21 October, 2020

Mumbai Masala

Chandra and Vakil have penned acclaimed books on the city but have been away too long

Mumbai Masala

HERE come the Mumbai boys, the latest arrivistes of literary fiction, resonating with the post-Rushdie buzz of the Big City which they see as a place where the stories are, a metaphor for all India. They have an engaging, self-possessed cool, a surprising lack of guile and lots of Mumbai bonding. Although their books have distinct voices, and they had never met till the New Yorker shoot in London this summer, their lives throw up some striking parallels. They are also the role models for a new kind of Indian fiction-writer whose work is likeable but not remarkable and whose ambitions make up for lack of focus.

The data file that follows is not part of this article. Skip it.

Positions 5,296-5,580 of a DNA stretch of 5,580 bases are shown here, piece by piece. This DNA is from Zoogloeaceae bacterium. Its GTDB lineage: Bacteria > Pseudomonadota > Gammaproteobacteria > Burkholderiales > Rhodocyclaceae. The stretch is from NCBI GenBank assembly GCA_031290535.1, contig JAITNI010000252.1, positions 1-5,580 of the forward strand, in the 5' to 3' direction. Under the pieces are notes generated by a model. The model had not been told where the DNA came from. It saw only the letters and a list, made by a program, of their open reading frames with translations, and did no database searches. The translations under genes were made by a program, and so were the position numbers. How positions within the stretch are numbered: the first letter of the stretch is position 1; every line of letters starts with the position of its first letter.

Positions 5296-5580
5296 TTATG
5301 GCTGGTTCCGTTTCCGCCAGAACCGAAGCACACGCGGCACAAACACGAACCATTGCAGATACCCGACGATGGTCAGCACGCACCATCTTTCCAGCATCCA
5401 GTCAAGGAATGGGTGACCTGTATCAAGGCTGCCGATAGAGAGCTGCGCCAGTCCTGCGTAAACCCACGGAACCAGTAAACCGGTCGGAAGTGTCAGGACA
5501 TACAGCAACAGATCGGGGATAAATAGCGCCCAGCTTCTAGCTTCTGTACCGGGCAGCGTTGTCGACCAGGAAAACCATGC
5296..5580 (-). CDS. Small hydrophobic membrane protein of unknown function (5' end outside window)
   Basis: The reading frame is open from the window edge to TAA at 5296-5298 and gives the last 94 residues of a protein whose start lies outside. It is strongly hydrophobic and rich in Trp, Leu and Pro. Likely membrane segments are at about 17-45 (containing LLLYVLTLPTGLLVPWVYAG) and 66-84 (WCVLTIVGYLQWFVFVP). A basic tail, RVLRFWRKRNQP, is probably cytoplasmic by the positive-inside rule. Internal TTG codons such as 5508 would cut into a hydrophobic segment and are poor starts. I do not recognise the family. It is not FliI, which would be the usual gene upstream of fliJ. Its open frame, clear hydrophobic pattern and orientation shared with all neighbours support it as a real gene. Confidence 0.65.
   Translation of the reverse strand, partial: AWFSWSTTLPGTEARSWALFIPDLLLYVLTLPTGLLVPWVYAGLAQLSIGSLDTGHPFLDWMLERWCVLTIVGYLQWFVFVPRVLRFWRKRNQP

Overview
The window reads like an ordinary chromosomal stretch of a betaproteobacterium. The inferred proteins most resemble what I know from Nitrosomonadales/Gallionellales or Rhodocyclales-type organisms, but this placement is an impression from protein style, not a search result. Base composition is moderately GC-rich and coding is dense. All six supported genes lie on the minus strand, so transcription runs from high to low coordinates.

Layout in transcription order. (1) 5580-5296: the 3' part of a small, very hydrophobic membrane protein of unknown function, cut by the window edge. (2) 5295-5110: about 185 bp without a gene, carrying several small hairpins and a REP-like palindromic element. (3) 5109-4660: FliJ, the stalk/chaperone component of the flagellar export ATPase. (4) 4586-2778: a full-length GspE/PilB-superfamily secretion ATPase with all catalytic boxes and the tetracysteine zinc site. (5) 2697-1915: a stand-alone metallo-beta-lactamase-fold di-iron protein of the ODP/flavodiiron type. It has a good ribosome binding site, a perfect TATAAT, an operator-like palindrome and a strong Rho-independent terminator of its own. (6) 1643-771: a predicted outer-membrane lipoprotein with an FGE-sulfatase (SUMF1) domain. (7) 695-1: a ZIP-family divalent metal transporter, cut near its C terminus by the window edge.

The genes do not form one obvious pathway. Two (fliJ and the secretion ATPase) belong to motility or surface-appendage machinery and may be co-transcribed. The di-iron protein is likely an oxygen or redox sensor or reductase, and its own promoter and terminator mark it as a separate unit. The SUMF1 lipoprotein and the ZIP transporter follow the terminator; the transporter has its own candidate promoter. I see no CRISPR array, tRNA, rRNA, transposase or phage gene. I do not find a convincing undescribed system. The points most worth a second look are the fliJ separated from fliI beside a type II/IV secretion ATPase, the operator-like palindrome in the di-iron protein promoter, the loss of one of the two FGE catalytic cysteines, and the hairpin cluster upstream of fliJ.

Vikram Chandra is small and bearded, carts a laptop around and comes from a family with film connections. His second book, Love and Longing in Bombay, is a diverting, racy set of interconnected stories about warring society dames, a brooding Sikh cop in sexual overdrive solving a murder mystery, a wrecked gay affair and others. Ardashir Vakil is bigger built, with unmistakable Parsi looks and a faintly echoing broadcaster's voice...



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